So, why grind coffee in the first place? Just placing whole beans in water would take a very long time to brew and would produce a very weak coffee. Grinding coffee beans increases the surface area so that more flavor can be extracted. Basically, the more of the bean that is exposed to water, the better the flavor and aroma will be.
The size of the grind you use is important. Grinding your coffee beans too fine can slow the brewing process. Cold brewing works best with a coarse grind. A course ground will help extract all of the wonderful coffee flavors you’re working so hard to enjoy.
Three Ways To Make Cold Brew Coffee At Home
There are a number of different methods for cold brewing your coffee. The one that’s best for you depends on experience and how creative you want to be.
If you have money to burn you can purchase a cold brew tower. Prices can range from $25 to $500. Towers have a glass bowl at the top where you add ice. Filtered water is poured over the ice and drips through into the coffee grounds where it slowly brews into a base. Not ready for the tower? Here are three of the best ways to prepare cold brew coffee at home.
Using a Mason Jar For Cold Brew Coffee.
Making cold brew coffee with a mason jar is great for beginners. It’s one of the easiest methods because most of the equipment you need is already in your kitchen.
Simply stir coffee grounds into a mason jar filled halfway with water. Put on the lid and place in the refrigerator for 12 to 24 hours, depending on how strong you want your brew to be. Then pour the coffee concentrate over a paper filter, straining it into another jar or bowl. Store your cold brew coffee in the fridge, where it’s ready to enjoy.
Cold Brew Coffee Recipe in a Mason Jar
- Prep time: 5 minutes
- Cook time: 12-24 hours
- Total time: 12-24 hours
- Yield: Approximately 3 cups of concentrate
- Use about 4oz (1 – 1 1/2 cups) of coarsely ground coffee beans. Pour the grounds into your mason jar and fill it halfway with cold (or room temperature) water. Gently stir the mixture to ensure all the grounds are wet and then fill the jar the rest of the way with water.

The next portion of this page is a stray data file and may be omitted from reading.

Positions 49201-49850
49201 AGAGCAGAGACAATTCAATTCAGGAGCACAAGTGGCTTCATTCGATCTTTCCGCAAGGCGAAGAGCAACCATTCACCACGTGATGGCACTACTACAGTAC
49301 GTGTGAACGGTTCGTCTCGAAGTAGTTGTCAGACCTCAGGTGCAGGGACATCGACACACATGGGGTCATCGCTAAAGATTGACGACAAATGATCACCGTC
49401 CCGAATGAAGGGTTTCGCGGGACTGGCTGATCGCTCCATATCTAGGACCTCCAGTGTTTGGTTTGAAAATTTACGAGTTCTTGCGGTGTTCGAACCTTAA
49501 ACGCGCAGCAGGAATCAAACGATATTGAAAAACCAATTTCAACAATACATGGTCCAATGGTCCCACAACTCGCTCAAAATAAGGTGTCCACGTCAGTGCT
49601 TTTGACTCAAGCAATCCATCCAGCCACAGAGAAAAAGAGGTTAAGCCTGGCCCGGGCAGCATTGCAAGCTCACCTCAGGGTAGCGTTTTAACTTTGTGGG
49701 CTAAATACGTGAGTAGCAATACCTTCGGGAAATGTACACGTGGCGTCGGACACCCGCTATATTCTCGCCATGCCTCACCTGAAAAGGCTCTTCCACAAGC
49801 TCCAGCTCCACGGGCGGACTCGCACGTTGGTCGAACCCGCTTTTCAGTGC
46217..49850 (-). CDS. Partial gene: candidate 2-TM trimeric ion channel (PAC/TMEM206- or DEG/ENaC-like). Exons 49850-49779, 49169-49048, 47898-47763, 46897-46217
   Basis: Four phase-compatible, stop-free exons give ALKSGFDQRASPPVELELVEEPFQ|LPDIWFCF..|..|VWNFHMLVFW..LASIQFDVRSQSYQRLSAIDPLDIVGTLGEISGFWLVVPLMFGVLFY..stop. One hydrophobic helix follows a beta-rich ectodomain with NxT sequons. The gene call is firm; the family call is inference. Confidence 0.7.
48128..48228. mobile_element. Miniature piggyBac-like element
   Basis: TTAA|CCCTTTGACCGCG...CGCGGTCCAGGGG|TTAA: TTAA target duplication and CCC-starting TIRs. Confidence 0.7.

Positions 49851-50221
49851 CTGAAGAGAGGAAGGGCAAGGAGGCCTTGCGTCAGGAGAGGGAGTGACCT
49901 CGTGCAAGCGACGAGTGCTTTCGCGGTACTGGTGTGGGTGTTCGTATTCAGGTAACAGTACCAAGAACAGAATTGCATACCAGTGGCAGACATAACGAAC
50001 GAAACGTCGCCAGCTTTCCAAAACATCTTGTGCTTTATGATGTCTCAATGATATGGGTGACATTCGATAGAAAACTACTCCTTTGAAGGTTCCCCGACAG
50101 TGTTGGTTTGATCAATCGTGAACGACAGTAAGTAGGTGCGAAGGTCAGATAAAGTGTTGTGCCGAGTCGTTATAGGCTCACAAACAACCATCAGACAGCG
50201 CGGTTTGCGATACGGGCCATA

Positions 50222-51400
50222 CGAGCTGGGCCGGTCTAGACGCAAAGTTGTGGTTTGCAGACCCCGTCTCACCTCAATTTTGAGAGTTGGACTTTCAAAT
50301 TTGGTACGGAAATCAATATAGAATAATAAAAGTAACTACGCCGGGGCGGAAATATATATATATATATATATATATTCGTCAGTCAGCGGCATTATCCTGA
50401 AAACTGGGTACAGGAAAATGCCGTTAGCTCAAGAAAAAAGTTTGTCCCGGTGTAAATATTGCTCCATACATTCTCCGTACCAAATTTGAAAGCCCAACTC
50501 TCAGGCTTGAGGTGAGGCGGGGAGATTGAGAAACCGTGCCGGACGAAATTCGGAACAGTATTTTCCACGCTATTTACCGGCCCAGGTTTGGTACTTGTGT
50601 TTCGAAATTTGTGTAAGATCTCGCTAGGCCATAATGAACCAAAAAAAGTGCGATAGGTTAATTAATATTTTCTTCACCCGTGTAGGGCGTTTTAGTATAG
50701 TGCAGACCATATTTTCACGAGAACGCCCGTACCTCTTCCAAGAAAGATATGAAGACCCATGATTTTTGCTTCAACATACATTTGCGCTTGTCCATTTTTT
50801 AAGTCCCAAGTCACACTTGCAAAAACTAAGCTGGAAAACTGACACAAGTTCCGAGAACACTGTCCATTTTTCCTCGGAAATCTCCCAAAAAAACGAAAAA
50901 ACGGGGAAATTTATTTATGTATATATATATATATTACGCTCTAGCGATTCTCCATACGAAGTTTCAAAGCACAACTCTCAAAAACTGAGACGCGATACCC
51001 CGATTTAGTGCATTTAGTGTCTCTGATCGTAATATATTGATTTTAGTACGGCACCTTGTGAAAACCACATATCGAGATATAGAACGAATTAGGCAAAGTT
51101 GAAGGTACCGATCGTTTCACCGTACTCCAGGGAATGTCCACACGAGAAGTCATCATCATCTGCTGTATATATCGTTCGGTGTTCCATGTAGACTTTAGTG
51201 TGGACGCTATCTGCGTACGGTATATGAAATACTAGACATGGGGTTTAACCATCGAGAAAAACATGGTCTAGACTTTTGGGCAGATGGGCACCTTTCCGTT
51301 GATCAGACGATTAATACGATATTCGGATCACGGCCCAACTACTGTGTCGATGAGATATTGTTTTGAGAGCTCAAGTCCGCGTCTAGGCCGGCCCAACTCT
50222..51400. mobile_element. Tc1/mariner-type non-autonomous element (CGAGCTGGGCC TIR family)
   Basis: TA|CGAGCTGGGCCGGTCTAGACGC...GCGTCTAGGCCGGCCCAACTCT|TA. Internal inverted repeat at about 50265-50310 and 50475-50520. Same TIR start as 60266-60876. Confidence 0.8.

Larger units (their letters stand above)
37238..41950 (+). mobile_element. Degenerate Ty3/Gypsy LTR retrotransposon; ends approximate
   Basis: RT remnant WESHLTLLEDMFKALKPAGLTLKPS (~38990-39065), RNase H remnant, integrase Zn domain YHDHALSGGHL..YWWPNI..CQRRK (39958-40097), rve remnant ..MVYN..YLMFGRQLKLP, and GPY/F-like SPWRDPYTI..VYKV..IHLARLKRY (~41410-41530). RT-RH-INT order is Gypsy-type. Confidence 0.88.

- Put the lid on the mason jar with the coffee mixture, and place it in your refrigerator. Allow the coffee to steep for 12 to 24 hours (times may vary). Be aware that the longer it steeps, the stronger your coffee will be.
- After the 12 to 24 hours steeping time, set your strainer over the large bowl and place a coffee filter in the strainer. Pour the cold coffee mixture through the filter to catch the grounds. Rinse your jar out, and transfer the cold coffee from the bowl back into the jar for storage.
Guide Resource: Cold Brew Avenue – How To Cold Brew Coffee Using A Mason Jar
Using a French Press for Cold Brew Coffee
It may be called a “French” Press, but the first patent filed in 1932 is held by an Italian designer named Attilio Calimani. It’s become known as the “every man’s coffee pot.” It’s a simple design; a circular beaker with a lid and plunger. Under the plunger is a screen that’s used to push the coffee grounds to the bottom of the press after brewing is completed. Today you can purchase a French Press for less than $10.
How to Cold Brew Using a standard 8 Cup French Press
Course Ground Coffee: 1 – 1 1/2 cups
Cold Water: 3 – 3 1/2 cups
- Add 4 Oz of course ground coffee to the bottom of the French Press.
- Pour 3 cups of cold or room temp water over the grounds gently.
- Gently stir to get all of the grounds wet.
- Let sit for 14-16 hours at room temperature.
- Press and strain into covered jar or vessel for storing your cold brew in your refrigerator.
- You now have a cold brew concentrate: Mix 1 part coffee with 1 part water when serving.
Guide Resource: Cold Brew Avenue – How To Cold Brew Coffee Using A French Press
Using a Decanter for Cold Brew Coffee
If you’re not keen on using a mason jar and want to keep your French Press exclusive for brewing hot coffee, then a cold brew decanter may be the perfect solution. Decanters will infuse your coffee, then filter it after steeping. The convenience of closing the lid and storing inside your refrigerator makes decanters great for home brewing. Here at Keg Outlet, we like the Takeya Cold Brew decanter.
Cold Brew Coffee Using A Takeya Cold Brew Decanter
- Add 14-16 tablespoons of coarsely ground coffee into the infuser.
- Twist infuser into the lid.
- Fill pitcher with cold filtered water and seal the lid tightly
- Shake well and place in the refrigerator 12-24 hours.
As you can see, there are several options to enjoying cold brew coffee right at home. Whichever way you choose, mason jar, french press, or decanter, we know you’ll enjoy adding cold brew to your coffee routine.
Download Our Ultimate Guide To Cold Brew Coffee & Serving Coffee On Draft For Free!
Want to know more about Cold Brew Coffee? Our Ultimate Guide To Cold Brew Coffee and Serving Coffee On Draft covers all the equipment you’ll need for small to large batch brewing, water to coffee ratios, and even how to serve coffee on draft. It’s almost 40 pages packed with “How To” Cold Brew Content! To find out what’s in this awesome guide and how you can get it for FREE, click the link and it will take you directly to the info page. Cheers!